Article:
5 MAIN TYPES OF BLOWERS
5 MAIN TYPES OF BLOWERS
The beginnings of modern blowers go back to the mid-1800s, with engineering brothers Philander and Francis Roots. In an attempt to repair a water motor, one brother spun a motor’s shaft, and this caused the impellers to spin, creating so much air that the other brother’s hat flew off. An iron foundry superintendent witnessed this and pointed out that he could use this machine to melt iron. Inspired, the Roots brothers created their first blower. Today, blowers ventilate mines, charge internal combustion engines, and perform many other tasks. There are six main kinds of blowers, each with specific characteristics and uses.
1. Positive Displacement / Rotary Lobe Blowers
A positive displacement blower has a function that’s straightforward yet effective. Air or gas enters through an expanding section on one side and exits through a decreasing section on the other side. To put it simply, positive displacement blowers trap and then release the air. Positive displacement blowers maintain a constant speed and flow regardless of changes in pressure. You can use these blowers to move both air and neutral gases. If the discharge valve is closed, positive displacement blowers will continue to flow and could burst the line. That’s why safety valves are crucial for this blower.
One type of positive displacement blower is the Rotary lobe blowers which consist of two rotors spinning in opposite directions. The blower sucks in air, and the lobes spin the air around before pushing it out. One of the best aspects of rotary lobe blowers is they produce a high volume of air, which is crucial for vacuum systems. However, this air has low pressure (about 15 psi), so a rotary lobe blower is not the best choice for applications that require high pressure. Another benefit to rotary lobe blowers is that they take little maintenance and work with most blower systems. But they do let some air escape, so they are not the most energy-efficient blower option. They are incredibly loud but can be quieted with silencers.
2. Helical Screw Blowers
Each helical screw blower has a main rotor with two lobes. This rotor fits into the flute of a second rotor. The two rotors turn in a helical pattern that is carefully timed so they do not contact each other. Helical screw blowers typically produce air at higher pressures than rotary lobe blowers do. They also perform more quietly than rotary lobe blowers. These intricate blowers are energy-efficient options as well. The sealed design of helical screw blowers leads to a smooth air flow and limited air leakage. Helical screw blowers are used to move both air and gas, depending on the application.
3. Centrifugal Blowers
Centrifugal blowers are the most common blowers used in ventilation systems. They’re also used to transport gas and control air pollution. When an air stream passes through this blower’s rotating impellers, it increases in both speed and volume. Centrifugal blowers actually change the airflow’s direction as well. The air or gas enters the fan wheel, turns 90 degrees, and speeds up before exiting the blower. A centrifugal blower is an ideal tool to maintain a continual gas transfer. When gas passes through a centrifugal blower, it increases in kinetic energy. When the gas exits the centrifugal blower, new gas enters to normalize the gas pressure. One specific kind of centrifugal blower is called a multistage centrifugal blower. This blower is used for creating pressure, circulating air, and creating suction. It can handle high pressure and high flow rates and is ideal for creating high pressure from small volumes of air. You can use it for fish tank aeration, gas meter testing, and even powering artificial lungs.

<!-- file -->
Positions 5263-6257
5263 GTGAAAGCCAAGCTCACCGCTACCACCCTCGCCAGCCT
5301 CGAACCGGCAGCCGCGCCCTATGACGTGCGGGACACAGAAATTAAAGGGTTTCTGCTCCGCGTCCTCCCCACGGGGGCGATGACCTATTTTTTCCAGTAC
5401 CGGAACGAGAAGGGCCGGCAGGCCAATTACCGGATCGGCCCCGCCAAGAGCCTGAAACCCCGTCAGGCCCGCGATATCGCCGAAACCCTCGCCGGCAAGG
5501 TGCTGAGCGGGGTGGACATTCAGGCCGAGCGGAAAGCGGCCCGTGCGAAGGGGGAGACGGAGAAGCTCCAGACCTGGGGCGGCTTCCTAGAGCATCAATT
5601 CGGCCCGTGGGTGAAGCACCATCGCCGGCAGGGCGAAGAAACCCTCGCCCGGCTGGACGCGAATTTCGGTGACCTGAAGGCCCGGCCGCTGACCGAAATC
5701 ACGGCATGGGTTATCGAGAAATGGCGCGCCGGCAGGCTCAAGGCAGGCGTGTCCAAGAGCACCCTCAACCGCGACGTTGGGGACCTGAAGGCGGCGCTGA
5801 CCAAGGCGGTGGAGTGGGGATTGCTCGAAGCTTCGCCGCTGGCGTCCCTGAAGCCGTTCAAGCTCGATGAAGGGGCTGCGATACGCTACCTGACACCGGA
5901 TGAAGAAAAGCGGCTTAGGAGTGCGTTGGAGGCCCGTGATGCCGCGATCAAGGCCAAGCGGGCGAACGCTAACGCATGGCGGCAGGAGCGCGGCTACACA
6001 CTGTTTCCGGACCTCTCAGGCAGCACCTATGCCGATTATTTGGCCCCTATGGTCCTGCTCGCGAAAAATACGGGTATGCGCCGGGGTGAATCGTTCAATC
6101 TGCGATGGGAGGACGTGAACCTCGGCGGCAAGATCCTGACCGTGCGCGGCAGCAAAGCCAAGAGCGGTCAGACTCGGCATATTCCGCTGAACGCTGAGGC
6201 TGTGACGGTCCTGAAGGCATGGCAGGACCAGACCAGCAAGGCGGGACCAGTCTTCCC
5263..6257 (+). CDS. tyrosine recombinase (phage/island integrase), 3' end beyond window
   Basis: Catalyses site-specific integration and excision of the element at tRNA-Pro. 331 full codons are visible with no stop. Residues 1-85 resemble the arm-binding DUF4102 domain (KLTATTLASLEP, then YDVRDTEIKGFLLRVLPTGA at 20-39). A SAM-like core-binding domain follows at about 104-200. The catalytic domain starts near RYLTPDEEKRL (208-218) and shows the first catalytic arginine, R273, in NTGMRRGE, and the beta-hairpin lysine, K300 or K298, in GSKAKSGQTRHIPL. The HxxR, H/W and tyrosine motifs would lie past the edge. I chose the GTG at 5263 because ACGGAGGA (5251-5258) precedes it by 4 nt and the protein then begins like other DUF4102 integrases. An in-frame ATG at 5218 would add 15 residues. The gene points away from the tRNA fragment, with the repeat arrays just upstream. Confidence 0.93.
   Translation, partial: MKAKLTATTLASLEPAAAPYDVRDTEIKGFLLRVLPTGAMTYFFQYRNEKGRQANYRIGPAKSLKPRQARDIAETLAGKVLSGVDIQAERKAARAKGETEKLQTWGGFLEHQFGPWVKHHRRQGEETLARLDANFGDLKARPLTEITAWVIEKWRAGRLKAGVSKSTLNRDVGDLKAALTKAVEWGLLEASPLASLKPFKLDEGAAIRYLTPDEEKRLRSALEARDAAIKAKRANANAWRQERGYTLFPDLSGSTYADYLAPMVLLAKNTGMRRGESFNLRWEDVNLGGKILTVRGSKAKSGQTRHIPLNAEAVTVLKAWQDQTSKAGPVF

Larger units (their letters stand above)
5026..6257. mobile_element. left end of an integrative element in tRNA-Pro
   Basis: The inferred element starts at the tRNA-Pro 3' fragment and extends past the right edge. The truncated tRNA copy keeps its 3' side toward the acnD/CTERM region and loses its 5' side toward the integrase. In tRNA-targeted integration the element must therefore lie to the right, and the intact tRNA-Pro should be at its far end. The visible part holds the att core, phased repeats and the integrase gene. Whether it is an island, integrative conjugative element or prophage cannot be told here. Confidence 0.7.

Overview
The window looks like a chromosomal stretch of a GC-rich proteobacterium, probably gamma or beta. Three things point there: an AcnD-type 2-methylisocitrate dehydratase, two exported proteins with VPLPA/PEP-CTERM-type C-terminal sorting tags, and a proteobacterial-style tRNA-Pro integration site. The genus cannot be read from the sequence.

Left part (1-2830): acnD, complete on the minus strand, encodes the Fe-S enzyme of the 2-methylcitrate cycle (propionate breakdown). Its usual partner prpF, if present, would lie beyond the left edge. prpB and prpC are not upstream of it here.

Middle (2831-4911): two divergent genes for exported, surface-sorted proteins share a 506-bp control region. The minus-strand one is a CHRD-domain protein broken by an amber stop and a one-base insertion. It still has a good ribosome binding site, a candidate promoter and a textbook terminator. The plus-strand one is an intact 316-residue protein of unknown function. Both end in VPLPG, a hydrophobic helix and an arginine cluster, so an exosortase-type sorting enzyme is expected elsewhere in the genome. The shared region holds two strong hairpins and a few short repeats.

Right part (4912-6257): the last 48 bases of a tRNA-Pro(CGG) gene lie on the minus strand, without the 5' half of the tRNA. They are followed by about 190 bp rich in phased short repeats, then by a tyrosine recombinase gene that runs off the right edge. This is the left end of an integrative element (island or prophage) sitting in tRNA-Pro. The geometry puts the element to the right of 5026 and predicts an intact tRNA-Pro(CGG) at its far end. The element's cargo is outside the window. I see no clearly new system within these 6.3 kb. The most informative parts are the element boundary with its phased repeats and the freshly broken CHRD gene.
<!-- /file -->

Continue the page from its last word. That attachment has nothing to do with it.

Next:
4. High Speed Blowers
If you need a blower with a significantly high pressure and flow, look for a high speed blower. These electrical blowers run via a motor. They have impellers at each side of the shaft to provide double suction. High speed blowers can reach a pressure up to 25 psi and a flow up to 15,000 m3 per hour.
5. Regenerative Blowers
Regenerative blowers create pressure by displacing air molecules. The impeller spins to draw in and then capture the air between every blade. As the impeller continues to spin, it pushes the air forward, where it goes back to the bottom of the blade. These types of blowers are good choices if you need to move large air volumes at a low pressure. Plus, they are easy to maintain because they are self-lubricated and contain no oil. Oil-free blowers are important if you don’t want oil released in the air. They are especially important in sensitive environments like food manufacturing facilities and hospitals.
Blowers are ideal for aeration, combustion, transportation, and many other functions. The differences between various blower types are small yet significant. Use these guidelines to choose the perfect blower for your needs.